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What are we doing here?

Jan 18, 2017


Answer; John Ford, John Ford, John Ford. Orson Welles made his signature movie Citizen Kane when he was 25.  Legend has it that he watched John Ford’s Stagecoach 40 times before making Citizen Kane and when asked what three directors influenced him the most Orson Welles replied “John Ford, John Ford, John Ford”.

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Several weeks ago the Library was abuzz with a news story about two Florida Librarians that were suspended for creating fake customers to check out books. These librarians weren’t trying to embezzle money or to appear to be doing a job they weren’t.  They were trying to protect books from being automatically weeded or culled from the collection based on how many times and how recently the books had been checked out.  They created the fake customers to boost circulation for items they wanted to save.  I’m a Librarian and I have collection development responsibilities. I decide which items get purchased for several different Rogers Public Library collections.  One of my colleagues who does not have collection development responsibilities asked me about the Florida library news story because they didn’t understand what the hubbub was about.  I replied “John Ford, John Ford, John Ford.”

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In my opinion John Ford is the greatest movie director ever.   He began directing movies during the silent era and directed over a hundred films.  He is responsible for advancing the craft of cinematic story telling as much if not more than any other single motion picture director.  Two of his films, The Informer and The Lost Patrol are important films that are little known today.  Before Orson Welles Citizen Kane, The Informer was widely regarded as the best movie ever made. The Informer won four Academy Awards including John Ford for best Director and Victor McLaglen for Best Actor in a leading role.  Whether you know it or not you’ve seen the Lost Patrol. It is the story of 11 British soldiers stranded at an oasis in the Iraqi Desert during WWI.  They are slowly picked off one by one by an unseen enemy.  It established several movie cliché’s, the religious fanatic, the man who cracks because he “can’t take it anymore!” and the oblivious victim who walks into danger while the trapped men try to warn him were developed in this movie.  Movies as varied as Alien and the Mist have used cinematic plot devices pioneered by John Ford in The Lost Patrol.


Today John Ford is mostly known for his Westerns. He invented the Modern Cinematic Western.  Before John Ford’s Stagecoach westerns were generally cartoonish singing cowboys with comic sidekicks.  It was Stagecoach that introduced the movie mythos of the tall strong loner whose code of honor leads the hero into danger.  The plot tension is maintained by circumstances trying to force the Hero to abandon his code of honor but the hero wins the day by sticking to his ideals.  John Ford casting John Wayne as the Ringo Kid in Stagecoach made John Wayne a star.

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While John Ford is famous for his westerns none of his four Best Director Academy Awards were for westerns. He won Oscars for The Informer, Grapes of Wrath, How Green Was My Valley and the Quiet Man.  So while I would never create a phantom customer to cheat the system, I would think very hard and resist the temptation to weed either The Informer or The Lost Patrol from the Library’s DVD collection.  They may not circulate but they are important movies in the history of cinema.  Both films deserve to be in any serious movie collection.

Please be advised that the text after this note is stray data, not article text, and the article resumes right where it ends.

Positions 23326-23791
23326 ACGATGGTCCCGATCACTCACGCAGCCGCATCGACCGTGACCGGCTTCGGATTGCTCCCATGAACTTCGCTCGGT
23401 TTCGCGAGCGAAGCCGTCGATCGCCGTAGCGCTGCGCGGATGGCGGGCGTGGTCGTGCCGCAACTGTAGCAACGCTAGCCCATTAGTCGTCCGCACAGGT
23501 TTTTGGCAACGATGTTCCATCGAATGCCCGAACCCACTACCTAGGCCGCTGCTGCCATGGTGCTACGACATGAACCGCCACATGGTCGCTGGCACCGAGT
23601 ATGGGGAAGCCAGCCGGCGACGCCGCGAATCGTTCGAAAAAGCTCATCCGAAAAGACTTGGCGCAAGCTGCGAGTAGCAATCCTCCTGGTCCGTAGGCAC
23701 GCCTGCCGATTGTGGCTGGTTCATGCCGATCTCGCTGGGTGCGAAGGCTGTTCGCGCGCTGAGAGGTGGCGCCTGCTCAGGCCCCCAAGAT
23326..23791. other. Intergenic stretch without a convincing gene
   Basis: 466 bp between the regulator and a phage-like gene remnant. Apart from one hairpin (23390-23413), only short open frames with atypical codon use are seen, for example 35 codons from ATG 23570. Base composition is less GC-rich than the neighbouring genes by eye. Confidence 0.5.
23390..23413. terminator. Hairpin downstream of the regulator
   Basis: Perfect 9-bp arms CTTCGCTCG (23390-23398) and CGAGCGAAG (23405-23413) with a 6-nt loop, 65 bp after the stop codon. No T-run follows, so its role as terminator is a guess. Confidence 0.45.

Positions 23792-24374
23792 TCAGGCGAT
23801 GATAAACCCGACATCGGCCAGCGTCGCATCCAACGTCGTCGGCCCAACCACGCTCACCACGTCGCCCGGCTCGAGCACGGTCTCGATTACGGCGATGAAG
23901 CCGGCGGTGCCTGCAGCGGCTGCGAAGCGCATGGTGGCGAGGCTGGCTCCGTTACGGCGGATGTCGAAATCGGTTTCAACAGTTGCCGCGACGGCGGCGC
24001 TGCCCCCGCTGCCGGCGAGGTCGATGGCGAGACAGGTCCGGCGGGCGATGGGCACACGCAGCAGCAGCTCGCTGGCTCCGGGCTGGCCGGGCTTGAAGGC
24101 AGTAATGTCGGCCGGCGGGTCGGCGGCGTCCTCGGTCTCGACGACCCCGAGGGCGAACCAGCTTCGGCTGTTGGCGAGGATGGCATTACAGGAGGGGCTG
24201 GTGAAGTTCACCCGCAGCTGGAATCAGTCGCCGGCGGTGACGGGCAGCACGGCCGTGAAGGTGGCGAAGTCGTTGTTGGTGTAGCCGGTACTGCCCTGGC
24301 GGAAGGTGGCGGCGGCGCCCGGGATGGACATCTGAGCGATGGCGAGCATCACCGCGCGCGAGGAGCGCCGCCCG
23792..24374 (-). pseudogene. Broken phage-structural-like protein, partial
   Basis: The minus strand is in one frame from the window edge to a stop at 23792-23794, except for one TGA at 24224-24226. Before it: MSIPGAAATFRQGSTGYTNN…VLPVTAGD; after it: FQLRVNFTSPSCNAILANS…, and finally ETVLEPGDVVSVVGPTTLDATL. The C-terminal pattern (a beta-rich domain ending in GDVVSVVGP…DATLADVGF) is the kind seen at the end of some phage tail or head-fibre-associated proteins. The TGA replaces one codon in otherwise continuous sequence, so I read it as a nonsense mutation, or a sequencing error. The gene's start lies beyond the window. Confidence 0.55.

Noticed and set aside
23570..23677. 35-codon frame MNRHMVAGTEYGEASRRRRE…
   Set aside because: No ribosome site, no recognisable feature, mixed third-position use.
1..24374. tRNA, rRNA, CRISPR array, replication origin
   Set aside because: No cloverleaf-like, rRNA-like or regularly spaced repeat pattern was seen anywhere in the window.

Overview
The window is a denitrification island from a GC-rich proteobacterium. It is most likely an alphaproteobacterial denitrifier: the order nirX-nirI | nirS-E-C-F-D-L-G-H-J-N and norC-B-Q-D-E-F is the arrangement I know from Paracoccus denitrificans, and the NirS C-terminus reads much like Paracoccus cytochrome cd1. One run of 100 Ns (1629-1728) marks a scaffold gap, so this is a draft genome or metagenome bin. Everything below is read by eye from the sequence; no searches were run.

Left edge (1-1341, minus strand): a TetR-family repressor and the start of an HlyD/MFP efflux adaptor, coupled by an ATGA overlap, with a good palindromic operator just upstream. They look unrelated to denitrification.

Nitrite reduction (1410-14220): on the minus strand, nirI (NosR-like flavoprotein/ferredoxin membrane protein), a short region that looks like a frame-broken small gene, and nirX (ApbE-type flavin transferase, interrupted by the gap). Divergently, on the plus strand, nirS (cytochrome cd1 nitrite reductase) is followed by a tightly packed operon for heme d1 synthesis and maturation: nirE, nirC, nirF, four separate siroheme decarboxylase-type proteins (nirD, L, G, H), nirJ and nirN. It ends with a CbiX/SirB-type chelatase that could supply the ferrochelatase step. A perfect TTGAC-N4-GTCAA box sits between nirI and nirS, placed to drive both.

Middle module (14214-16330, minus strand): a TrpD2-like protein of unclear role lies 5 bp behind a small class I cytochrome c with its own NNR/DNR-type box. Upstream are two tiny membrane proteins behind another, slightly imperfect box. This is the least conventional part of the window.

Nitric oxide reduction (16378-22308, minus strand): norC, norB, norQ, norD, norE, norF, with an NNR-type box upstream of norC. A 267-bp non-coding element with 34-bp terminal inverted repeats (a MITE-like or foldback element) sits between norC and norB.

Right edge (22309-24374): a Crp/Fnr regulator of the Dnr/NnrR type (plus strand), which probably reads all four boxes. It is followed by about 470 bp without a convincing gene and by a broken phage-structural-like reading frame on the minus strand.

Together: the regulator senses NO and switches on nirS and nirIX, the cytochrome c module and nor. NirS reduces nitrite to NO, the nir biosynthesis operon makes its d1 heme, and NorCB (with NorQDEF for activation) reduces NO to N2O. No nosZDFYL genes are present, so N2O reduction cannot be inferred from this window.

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If you don’t think John Ford is the greatest director ever, check out this partial list of films he directed!

Iron Horse (1924) He was pioneering westerns even in 1924!

The Lost Patrol (1934) Countless movies have copied this one.

Judge Priest (1934) Stars Will Rogers and Hattie McDaniel.

The Informer (1935) Once considered the best movie ever made.

Steamboat Round the Bend (1935) More Will Rogers.

Wee Willie Winkie (1937) Shirley Temple and Victor McLaglen.

Stagecoach (1939) John Wayne stars in the Western that changed movie history.

Young Mister Lincoln (1939) Henry Fonda plays Lincoln.

Drums along the Mohawk (1939) Still the best movie of the American Revolution.

Long Voyage Home (1940) Based on three Eugene O’Neil  one act plays.

Grapes of Wrath (1940) Won two Oscars and Nominated for five more.

How Green Was My Valley (1941) Won five Oscars Including Best Picture, Best Actor, and Best Director.

They Were Expendable (1945) An excellent John Wayne war movie.

My Darling Clementine (1946) Gunfight at the OK Corral.

Fort Apache (1948) Henry Fonda & John Wayne two of Ford’s favorite actors go head to head in the first of John Ford’s Calvary Trilogy.

3 Godfathers (1948) Western version of the three Wise Men with John Wayne.

She Wore a Yellow Ribbon (1949) Second of Ford’s Calvary Trilogy.

Rio Grande (1950) The last of John Fords Calvary Trilogy.

Quiet Man (1952) Ireland as it should have been and never was.

Mogambo (1953) Clark Gable, Grace Kelly & Ava Gardner in the steamiest romantic triangle in African history!

Mister Roberts (1955) stars Henry Fonda, James Cagney, Jack Lemmon, and William Powell.

Searchers (1956) maybe the best Western ever made and one of the top 100 films.

Horse Soldiers (1959) John Wayne and William Holden (Althea Gibson plays Lukey).

Man who shot Liberty Valance (1962) “When legend becomes fact print the legend!”

Donovan’s Reef (1963) Highest grossing film of 1963.

Posted by Robert Finch